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Across the river in New Jersey, teacher-scholar Jersey Jazzman watched the shenanigans. Perhaps he saw one Democratic member of the Assembly after another stand up to recount his sad feelings, her heavy heart, his misgivings, and then vote “yes” to a cockamamie scheme that will be a nightmare to implement and that will be an enormous unfunded mandate, all meant to discover, identify, and remove those BAD TEACHERS who are dragging down test scores. He refers to the controversy as “New York’s Absurd Debate about Teacher Evaluations and Test Scores.”
That’s putting it mildly.
Governor Cuomo, he says, has made a bad system worse.
He writes (and this is only a small part of his analysis):
APPR, like New Jersey’s AchieveNJ, is predicted on the idea that the educator — and only the educator — is responsible for the “growth” of his or her students. It ignores the impacts of funding inequities or district-level curriculum decisions or inadequate facilities or non-random assignment of students or any of the many factors that impact student learning that are completely out of the control of teachers and/or principals.
In New Jersey, the test-based components of AchieveNJ also ignore student characteristics, even though SGPs — Student Growth Percentiles, the test-based measures of student achievement used in teacher evaluations — are clearly biased against teachers who work in high-poverty, low-resourced schools.
New York’s growth model at least attempts to account for differences in student characteristics. According to the state’s Technical Report, the bias against teachers and schools serving high-needs students has been significantly reduced compared to earlier versions of the model.
But that doesn’t make New York’s growth measures any less statistically noisy or invalid. According to the Technical Report, one-third of New York’s teachers changed ratings from 2012-13 to 2013-14 (p. 43). The report crows that this is relatively stable compared to other growth measures, but in reality, it only means that the measures are merely the best of the worst.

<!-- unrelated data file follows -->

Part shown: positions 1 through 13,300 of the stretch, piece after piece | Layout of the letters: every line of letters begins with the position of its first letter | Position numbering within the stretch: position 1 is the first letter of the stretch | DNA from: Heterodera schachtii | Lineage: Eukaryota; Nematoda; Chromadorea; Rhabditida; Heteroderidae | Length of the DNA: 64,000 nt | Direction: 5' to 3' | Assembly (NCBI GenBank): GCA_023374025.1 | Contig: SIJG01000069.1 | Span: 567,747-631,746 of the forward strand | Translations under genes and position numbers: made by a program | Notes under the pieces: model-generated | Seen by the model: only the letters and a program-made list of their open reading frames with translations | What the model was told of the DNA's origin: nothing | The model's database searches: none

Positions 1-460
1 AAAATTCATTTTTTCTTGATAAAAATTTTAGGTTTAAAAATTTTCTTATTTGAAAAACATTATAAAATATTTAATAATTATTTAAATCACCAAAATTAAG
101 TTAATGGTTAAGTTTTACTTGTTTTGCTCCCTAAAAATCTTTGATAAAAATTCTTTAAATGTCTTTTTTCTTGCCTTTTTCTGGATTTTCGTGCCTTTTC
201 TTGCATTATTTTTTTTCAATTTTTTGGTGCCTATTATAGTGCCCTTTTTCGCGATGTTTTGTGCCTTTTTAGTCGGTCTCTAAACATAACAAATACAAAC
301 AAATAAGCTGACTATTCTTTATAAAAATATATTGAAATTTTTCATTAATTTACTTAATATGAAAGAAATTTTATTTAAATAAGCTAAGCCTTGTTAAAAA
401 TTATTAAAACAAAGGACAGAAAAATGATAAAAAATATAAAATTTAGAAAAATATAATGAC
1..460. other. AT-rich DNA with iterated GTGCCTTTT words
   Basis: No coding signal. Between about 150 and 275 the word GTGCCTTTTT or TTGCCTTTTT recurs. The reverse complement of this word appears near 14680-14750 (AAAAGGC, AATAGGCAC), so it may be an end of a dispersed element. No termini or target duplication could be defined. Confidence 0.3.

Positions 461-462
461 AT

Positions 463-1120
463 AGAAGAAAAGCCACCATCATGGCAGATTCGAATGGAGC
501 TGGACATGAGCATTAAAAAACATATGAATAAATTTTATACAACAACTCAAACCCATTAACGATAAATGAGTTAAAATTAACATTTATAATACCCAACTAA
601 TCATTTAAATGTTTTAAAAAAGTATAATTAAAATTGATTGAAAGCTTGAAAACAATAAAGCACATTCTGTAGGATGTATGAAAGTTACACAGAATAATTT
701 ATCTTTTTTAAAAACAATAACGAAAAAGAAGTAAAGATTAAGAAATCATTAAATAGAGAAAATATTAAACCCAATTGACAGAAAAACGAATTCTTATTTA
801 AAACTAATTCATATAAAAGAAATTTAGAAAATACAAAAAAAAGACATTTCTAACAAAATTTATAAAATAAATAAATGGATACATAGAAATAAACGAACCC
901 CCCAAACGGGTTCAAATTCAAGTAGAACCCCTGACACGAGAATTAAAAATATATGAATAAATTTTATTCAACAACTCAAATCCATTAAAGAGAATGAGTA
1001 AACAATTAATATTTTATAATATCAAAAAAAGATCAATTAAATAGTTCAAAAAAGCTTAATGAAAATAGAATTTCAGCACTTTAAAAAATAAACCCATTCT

Think about it: does it make any sense whatsoever that a full one-third of New York’s teachers significantly changed in their “effectiveness” within the span of a year? Should a high-stakes decision be compelled by a measure that is this unstable?
Here are the Technical Report’s growth ratings for teachers in “tested grades” over the last two years. If we add together all of the teachers who had at least two consecutive “Developing” or “Ineffective” ratings, we are only dealing with the bottom 5 percent of the teaching corps.
I know that the reformy line is these 5 percent are keeping us from competing with Singapore and Finland, but let’s get real: this small number is not worth Angry Andy’s disproportionate response. Yes, we need to remove bad teachers from classrooms, but does anyone really think the vast majority of these teachers couldn’t be identified through their classroom practices?
Angry Andy doesn’t think so; he is convinced that large numbers of administrators are, for reasons known only to Andy, fudging their observations so they can retain poor teachers. That’s why Andy wants to impose a huge unfunded mandate on school districts and require them to bring in outside observers to evaluate teachers.
It never occurs to Angry Andy that it may be possible administrators retain less-than-optimal teachers simply because there are not enough qualified candidates standing ready to replace them. Angry Andy has actually helped to create this situation in his own state, imposing “financially crippling” exams on teacher candidates (more on this later).
Even more foolishly, Angry Andy Cuomo thinks his demonization of teachers won’t have an effect on the number of bright young people willing to enter the profession. He believes his own inability to properly fund New York’s schools has no effect on the quality of teachers; no, it must be all these deceitful, lazy administrators, handing out phony high marks to lazy, ineffective teachers.